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BUSINESS
By Richard Burnett and Richard Burnett,ORLANDO SENTINEL | January 27, 2004
Exploiting terrorism jitters and Patriot Act phobias, the nation's latest e-mail scam has set off an international computer fraud investigation, federal authorities said yesterday. The bogus e-mail, which first arrived in computers several days ago, claimed to notify recipients that U.S. banking regulators had suspended the insurance on their bank accounts "due to suspected violations of the Patriot Act." Homeland Security Director Tom Ridge advised the action, the e-mail said. It directed people to a government "IDVerify" site where they could provide the necessary personal data, which would be checked with government records.
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NEWS
By New York Times News Service | November 27, 2008
LOS ANGELES - A federal jury handed down yesterday what legal experts said was the country's first cyberbullying verdict, convicting a Missouri woman of three misdemeanor charges of computer fraud for her involvement in creating a phony account on MySpace to trick a teenager, who later committed suicide. The jury deadlocked on a fourth count of conspiracy against Lori Drew, 49, and U.S. District Judge George Wu declared a mistrial on that charge. While it was unclear how severely Drew will be punished - the jury reduced the charges to misdemeanors from felonies, and no sentencing date was set - the conviction was highly significant, computer fraud experts said, because it was the first time that a federal statute designed to combat computer crimes was used to prosecute what were essentially abuses of a user agreement on a social networking site.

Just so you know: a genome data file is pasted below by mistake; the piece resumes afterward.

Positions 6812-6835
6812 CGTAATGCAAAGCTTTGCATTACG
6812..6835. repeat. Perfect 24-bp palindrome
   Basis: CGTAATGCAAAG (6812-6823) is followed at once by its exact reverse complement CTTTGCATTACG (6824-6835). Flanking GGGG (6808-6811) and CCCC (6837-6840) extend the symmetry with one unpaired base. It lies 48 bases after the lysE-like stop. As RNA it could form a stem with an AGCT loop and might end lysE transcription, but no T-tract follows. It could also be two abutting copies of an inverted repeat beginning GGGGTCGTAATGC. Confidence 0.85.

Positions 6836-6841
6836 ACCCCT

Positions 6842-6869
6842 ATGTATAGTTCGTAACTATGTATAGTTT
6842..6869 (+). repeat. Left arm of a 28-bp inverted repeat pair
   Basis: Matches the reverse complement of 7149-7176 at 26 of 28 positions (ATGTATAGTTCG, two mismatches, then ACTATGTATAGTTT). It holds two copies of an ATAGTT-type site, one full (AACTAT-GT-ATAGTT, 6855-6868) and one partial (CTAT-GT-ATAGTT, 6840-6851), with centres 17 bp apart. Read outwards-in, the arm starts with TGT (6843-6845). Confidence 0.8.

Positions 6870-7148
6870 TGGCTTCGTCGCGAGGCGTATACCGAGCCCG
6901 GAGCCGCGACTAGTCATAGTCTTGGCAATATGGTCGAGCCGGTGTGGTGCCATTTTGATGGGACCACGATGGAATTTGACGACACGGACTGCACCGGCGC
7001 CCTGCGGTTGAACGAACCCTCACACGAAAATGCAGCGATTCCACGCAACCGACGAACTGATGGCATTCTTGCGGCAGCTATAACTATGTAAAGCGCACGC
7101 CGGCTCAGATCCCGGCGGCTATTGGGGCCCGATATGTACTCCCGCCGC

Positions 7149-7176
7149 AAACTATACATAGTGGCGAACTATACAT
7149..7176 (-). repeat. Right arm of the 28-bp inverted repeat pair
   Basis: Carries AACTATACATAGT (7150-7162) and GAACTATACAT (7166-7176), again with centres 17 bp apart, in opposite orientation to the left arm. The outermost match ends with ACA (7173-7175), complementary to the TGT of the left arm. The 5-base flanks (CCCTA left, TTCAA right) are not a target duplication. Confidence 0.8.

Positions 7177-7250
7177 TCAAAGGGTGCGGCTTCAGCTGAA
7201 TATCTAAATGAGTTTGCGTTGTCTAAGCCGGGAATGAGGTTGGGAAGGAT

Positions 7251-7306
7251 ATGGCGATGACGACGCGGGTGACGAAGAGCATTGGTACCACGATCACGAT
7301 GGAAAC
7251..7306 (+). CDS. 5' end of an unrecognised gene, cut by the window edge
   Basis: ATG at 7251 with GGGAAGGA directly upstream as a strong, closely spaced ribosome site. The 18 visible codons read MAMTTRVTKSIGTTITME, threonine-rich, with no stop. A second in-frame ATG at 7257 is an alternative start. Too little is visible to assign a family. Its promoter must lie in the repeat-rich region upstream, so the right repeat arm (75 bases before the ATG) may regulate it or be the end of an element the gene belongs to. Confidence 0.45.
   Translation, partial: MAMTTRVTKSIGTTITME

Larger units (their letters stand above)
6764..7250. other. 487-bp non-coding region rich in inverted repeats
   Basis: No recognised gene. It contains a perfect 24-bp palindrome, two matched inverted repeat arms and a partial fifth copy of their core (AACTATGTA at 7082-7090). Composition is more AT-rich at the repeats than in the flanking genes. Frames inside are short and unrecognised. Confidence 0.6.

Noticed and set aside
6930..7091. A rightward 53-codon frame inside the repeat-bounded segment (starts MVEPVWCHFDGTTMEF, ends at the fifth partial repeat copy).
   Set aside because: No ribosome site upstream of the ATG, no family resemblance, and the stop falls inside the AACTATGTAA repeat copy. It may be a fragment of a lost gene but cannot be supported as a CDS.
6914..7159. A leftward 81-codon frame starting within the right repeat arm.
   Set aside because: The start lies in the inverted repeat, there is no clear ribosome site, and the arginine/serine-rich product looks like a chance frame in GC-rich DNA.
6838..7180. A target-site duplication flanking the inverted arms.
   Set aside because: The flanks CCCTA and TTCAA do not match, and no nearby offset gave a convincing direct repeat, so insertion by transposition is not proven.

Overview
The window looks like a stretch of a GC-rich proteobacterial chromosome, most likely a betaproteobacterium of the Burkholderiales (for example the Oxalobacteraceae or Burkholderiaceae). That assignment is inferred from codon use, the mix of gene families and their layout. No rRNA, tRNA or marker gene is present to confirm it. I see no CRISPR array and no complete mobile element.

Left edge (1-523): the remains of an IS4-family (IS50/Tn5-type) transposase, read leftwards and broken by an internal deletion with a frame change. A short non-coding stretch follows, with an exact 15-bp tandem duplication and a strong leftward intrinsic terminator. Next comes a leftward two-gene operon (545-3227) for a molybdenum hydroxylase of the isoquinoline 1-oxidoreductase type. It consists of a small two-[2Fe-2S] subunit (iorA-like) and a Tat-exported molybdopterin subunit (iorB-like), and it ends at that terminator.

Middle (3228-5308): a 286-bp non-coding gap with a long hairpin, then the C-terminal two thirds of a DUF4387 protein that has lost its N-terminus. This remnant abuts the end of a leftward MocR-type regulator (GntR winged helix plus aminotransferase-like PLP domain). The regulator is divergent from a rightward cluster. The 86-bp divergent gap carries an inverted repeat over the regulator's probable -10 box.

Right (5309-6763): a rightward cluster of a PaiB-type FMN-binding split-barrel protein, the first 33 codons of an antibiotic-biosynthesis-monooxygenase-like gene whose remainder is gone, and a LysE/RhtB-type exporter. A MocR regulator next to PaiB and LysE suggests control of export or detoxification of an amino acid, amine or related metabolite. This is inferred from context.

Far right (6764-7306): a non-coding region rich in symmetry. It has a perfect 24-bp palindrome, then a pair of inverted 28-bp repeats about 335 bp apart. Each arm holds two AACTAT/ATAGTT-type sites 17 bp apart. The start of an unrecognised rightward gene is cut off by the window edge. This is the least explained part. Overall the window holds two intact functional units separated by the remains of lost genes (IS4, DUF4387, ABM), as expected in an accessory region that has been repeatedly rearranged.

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NEWS
By New York Times News Service | November 27, 2008
LOS ANGELES - A federal jury handed down yesterday what legal experts said was the country's first cyberbullying verdict, convicting a Missouri woman of three misdemeanor charges of computer fraud for her involvement in creating a phony account on MySpace to trick a teenager, who later committed suicide. The jury deadlocked on a fourth count of conspiracy against Lori Drew, 49, and U.S. District Judge George Wu declared a mistrial on that charge. While it was unclear how severely Drew will be punished - the jury reduced the charges to misdemeanors from felonies, and no sentencing date was set - the conviction was highly significant, computer fraud experts said, because it was the first time that a federal statute designed to combat computer crimes was used to prosecute what were essentially abuses of a user agreement on a social networking site.
ENTERTAINMENT
By Jim Fuquay and Jim Fuquay,KNIGHT RIDDER/TRIBUNE | February 5, 2004
In 1990, Robert Morris Jr. carved his name in cybercrime history when he became the first person prosecuted under the 1986 Computer Fraud and Abuse Act. There haven't been a lot of others since. Professionals who follow the hazy world of computer viruses and worms bemoan that, but they also doubt it can be helped much. "Cybercrime is infinitely more difficult to prosecute than physical crime," said Matthew Yarbrough, a Dallas attorney who created the Cybercrimes Task Force at the Dallas U.S. attorney's office in 1997.
BUSINESS
By Lyle Denniston and Lyle Denniston,Washington Bureau of The Sun | October 8, 1991
WASHINGTON -- Computer files of private businesses, government agencies and universities appeared to gain broad new privacy protection yesterday as the Supreme Court refused to review the first case on data bank piracy.Without comment, the court turned aside an appeal by Robert T. Morris of Cambridge, Mass., the onetime Cornell University computer whiz who became the first individual convicted of the federal crime of computer fraud.Morris, who said that he meant to do no harm in 1988 when he sent a computer "worm" through electronic networks nationwide, causing many systems to "crash," had urged the court to limit the scope of the 1986 law he broke.